Spatial concepts with synergetic effects on accessibility

For this dimension, critical aspects are the ability to deal with scale issues, the role of transport analysis and spatial design. The latter is both a strategic and operational tool. This is achieved by examining integrative spatial agglomeration and transport concepts. Well-known examples of such integrative concepts are Transit-Oriented Development (TOD), Multimodal corridors, Nodal development, Area-oriented approach, Borrowed Size.


For this dimension critical aspects are the ability to deal with scale issues, transport analysis and spatial design as both a strategic and technical tool in order to achieve integrative spatial concepts (zooming in, zooming out between the three spatial scales).

The freight transport sector is organized on a global scale, in which international trade via ports is the most important market. This global trade boils down to national, regional and local transport services and logistics. The spatial dimension relates to linking the local and regional, (inter)national transport services in the most optimal way. The search is for spatial concepts with synergetic effects on accessibility and freight logistics. Key concepts are transshipment points on a regional level (e.g. Distribution Centres) or on a local level (e.g. Urban Consolidation Centres), centralized vs decentralized freight logistic concepts, multi-modal freight and logistic terminals (road, rail, shipping, air transport), logistic clusters that combine transshipment with manufacturing and logistics services. Relating to both freight and passenger transport are relevant multimodal corridors, Transit Oriented Development (mixed-use residential-commercial area with optimally designed access to public transport), and area-oriented approaches (integration of infrastructure and other policy areas e.g. environment, housing, business, recreation).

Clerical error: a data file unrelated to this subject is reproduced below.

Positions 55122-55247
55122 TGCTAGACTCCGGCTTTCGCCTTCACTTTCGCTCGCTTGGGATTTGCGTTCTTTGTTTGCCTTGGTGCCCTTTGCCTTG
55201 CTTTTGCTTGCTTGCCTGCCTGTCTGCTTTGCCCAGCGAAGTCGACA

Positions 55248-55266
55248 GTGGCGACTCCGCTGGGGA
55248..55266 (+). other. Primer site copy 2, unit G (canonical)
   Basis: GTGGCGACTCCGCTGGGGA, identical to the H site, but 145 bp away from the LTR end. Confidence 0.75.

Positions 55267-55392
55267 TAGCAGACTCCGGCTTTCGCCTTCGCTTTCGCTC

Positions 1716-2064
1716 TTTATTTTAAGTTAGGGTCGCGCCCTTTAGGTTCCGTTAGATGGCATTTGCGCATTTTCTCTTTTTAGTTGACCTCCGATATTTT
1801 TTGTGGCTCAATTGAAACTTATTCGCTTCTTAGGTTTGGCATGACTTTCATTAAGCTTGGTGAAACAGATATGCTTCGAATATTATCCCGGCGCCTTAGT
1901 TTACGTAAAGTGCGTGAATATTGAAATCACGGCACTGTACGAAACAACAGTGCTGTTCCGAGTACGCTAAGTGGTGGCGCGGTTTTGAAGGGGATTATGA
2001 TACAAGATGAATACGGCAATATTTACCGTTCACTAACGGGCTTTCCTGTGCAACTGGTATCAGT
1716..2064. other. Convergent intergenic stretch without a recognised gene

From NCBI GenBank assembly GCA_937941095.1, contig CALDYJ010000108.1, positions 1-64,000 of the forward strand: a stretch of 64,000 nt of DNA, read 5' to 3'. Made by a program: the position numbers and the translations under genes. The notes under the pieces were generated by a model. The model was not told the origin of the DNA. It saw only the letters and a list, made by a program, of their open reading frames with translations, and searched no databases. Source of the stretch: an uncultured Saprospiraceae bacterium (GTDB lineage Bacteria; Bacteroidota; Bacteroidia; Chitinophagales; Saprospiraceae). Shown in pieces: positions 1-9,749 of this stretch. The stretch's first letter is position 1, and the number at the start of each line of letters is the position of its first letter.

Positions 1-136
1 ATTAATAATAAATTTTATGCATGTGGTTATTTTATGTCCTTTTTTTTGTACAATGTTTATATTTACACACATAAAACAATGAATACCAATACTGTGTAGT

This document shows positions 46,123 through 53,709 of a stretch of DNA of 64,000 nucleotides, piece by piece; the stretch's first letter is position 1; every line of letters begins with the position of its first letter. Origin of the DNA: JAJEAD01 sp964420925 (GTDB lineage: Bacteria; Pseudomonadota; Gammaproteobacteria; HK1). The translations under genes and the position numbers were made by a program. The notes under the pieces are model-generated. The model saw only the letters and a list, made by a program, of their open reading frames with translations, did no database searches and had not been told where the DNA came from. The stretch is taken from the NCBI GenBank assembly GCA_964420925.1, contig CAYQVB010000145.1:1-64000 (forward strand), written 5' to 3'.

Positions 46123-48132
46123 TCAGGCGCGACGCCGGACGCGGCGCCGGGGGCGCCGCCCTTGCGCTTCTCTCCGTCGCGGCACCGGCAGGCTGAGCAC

Cases across Europe show that coordinated optimization of infrastructure and spatial development at the Daily Urban System level (e.g. an urban node) can be the key to safeguard corridor interests while solving local spatial conflicts in urban nodes. This not only relates to large investments in infrastructure. Small measures at local scale may help to solve bottlenecks at the Daily Urban System level and the corridor level. For instance, at urban ring roads often up to 30% of the traffic is local. ‘Shaving off’ some of this share by local and regional mobility measures may reduce traffic sufficiently to solve congestion bottlenecks at the urban ring road. If such a ring road is part of an (inter)national transport corridor such ‘smart acupuncture’ measures can be of importance to the (inter)national transport network.